There has been plenty of talk lately about Silicon Valley abandoning the news business.
That’s largely true, but it doesn’t get to an even deeper problem: the utter erosion of public confidence in the media, which stems from a long history of self-inflicted wounds, high-profile errors and unmistakable bias.
What’s more, there have been so many missed opportunities. When the Internet became a thing, newspapers put up bland versions of their print products. When social media became dominant, media outlets essentially gave away their content for the sugar high of increased traffic instead of creating their own interactive networks.
The newer iterations – TikTok and YouTube influencers – are now stealing some of their market share, so this blame game isn’t convincing. The mainstream media, which once monopolized the industry, have blown it.
As Charlie Warzel put in the Atlantic: “Readers are breaking up with traditional news.”
The song says breaking up is hard to do, but not so much for millions who are fed up with the press.
“Consuming news might always have exacted an emotional toll, but by 2020, the experience of picking through the wreckage of social media to find out about the world was particularly awful,” Warzel wrote. “It’s telling that during the darkest days of the coronavirus pandemic, the very act of reading the news was rebranded as ‘doomscrolling,’ and people have long called Twitter a ‘hellsite.’ It is no wonder, then, that people — and platforms — started opting out of news. The experience was miserable.”
’Tis true, and the news lately – in this time of brutal war and antisemitism – has been especially depressing.
Though I think a key missing factor here is Donald Trump. During his tumultuous presidency, circulation, clicks and ratings shot up for all news outlets. People who didn’t usually follow politics were riveted by the controversy and chaos.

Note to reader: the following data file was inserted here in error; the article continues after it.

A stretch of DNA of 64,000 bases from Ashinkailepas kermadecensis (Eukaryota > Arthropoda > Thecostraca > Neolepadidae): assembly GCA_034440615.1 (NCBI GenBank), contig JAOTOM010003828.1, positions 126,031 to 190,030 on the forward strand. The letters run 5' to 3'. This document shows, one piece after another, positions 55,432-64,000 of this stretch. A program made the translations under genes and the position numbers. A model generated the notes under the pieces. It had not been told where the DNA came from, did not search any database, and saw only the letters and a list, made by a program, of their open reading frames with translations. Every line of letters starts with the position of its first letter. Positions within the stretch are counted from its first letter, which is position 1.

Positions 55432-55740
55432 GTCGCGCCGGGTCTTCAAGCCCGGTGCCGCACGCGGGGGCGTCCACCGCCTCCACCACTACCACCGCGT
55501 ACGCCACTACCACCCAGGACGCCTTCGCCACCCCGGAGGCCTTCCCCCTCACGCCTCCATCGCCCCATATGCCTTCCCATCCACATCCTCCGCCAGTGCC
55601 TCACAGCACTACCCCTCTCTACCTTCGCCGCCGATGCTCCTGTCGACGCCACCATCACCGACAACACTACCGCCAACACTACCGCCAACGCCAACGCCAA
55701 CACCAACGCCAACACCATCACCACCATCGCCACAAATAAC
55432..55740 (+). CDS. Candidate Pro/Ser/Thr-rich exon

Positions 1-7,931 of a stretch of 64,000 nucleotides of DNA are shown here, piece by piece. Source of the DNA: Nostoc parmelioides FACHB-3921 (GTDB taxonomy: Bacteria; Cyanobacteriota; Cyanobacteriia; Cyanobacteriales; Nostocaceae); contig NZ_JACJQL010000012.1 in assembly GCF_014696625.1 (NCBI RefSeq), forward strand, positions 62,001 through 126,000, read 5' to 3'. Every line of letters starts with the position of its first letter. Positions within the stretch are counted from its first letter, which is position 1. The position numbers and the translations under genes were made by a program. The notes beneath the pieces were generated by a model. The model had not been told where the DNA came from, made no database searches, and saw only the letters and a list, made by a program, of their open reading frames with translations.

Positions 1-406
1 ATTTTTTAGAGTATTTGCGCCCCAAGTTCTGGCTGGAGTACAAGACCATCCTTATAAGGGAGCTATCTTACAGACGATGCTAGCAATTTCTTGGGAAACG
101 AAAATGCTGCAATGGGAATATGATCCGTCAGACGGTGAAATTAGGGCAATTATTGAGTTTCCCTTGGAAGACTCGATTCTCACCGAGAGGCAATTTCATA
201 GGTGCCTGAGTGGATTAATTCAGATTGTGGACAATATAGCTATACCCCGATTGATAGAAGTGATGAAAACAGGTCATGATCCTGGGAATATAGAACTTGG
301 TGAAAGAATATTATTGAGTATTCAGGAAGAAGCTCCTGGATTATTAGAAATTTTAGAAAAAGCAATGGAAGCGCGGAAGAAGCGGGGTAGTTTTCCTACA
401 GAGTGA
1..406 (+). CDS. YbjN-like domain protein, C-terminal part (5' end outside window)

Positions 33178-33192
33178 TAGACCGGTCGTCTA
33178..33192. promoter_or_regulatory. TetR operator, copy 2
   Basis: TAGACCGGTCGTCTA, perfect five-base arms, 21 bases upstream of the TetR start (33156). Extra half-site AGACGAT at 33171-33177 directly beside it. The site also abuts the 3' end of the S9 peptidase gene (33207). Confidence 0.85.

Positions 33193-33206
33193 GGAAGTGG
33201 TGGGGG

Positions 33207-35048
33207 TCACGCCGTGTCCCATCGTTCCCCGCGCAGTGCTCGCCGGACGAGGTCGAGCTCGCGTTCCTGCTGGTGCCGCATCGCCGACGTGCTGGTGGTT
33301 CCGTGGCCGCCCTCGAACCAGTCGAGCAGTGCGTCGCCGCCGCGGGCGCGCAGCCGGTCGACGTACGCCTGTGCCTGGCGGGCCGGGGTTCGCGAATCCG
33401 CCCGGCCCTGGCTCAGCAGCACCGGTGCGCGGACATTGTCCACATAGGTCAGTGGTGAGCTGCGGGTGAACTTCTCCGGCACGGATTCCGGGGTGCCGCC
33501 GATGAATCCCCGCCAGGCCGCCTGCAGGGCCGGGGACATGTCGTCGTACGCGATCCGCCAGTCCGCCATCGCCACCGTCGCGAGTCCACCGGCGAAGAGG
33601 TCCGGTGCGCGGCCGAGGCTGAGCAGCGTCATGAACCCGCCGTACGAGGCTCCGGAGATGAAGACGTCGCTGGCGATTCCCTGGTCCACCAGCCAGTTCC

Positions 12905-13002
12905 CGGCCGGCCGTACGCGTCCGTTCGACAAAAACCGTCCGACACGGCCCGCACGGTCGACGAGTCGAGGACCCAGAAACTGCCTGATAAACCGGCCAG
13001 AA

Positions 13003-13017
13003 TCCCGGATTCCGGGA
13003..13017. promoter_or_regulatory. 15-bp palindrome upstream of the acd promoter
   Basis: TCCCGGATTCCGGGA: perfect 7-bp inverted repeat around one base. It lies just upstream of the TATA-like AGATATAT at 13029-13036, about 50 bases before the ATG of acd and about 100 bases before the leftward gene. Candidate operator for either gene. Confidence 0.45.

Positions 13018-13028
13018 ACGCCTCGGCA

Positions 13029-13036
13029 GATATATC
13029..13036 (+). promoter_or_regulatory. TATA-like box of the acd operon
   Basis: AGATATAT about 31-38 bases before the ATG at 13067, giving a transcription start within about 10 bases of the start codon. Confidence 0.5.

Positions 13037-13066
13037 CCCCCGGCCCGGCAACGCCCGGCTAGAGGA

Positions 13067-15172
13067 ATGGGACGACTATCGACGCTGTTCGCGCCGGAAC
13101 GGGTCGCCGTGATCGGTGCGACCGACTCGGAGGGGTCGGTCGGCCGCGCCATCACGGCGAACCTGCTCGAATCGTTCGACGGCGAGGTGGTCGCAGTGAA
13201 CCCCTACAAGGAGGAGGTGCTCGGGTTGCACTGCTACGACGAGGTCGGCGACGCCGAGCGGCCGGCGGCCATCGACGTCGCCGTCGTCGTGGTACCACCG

It was inevitable, and Trump used to predict this, that these numbers would plunge once he gave way to the low-key presidency of Joe Biden.
Warzel does touch on this in terms of social media, writing that Trump’s “every utterance conjured up the kind of divisive engagement perfectly tailored to trend across platforms.” Fair enough, but even if you strip away social media, it’s news companies themselves that enjoyed a boom during the Trump years, whether they were playing to a pro-Trump or anti-Trump audience.
That brings me to a second, equally important point about the former president.
Republicans have long had less faith in the press than Democrats, but that exploded from 2017 through 2020. From the media’s hostility toward Trump during his first campaign to acting like the opposition party when he was in the White House, and intensifying after Jan. 6 and his subsequent indictments, the blatant bias against Trump was overwhelming.
Of course, he deserved some of the negative press, but most of the media began a virtual crusade against him.
And third, Trump’s “enemy of the people” attacks on the media, and individual journalists, helped cement the narrative that the press was part of the deep state, constantly trying to undermine him.
His supporters, who generally despise the media, relished these attacks as reinforcing their world view.
None of this lets the news business itself off the hook, though. Beyond its other problems, the industry is still viewed by many people as stuffy and formal despite the loosening of its tone, and often consumed with inside baseball.
That’s why the legacy media are being outflanked by younger and hipper talents. We first saw this with Joe Rogan’s enormous popularity. China-owned Tik Tok, with its killer algorithms, is a prime source of news for many younger folks.
The so-called influencers are opinionated, unpredictable and funny – and drawing sizable audiences. If they turn news “coverage” into entertainment, so be it.
Now I could get on my high horse and proclaim that many of these sources get their facts wrong. That virtually all original reporting comes from the likes of the New York Times, Wall Street Journal, Washington Post, with their vast newsrooms, and the networks, and what these others do isn’t journalism at all.
Doesn’t matter. They’re putting up the numbers. People like what they’re selling.
And that is reducing the once-mighty clout of mainstream media.
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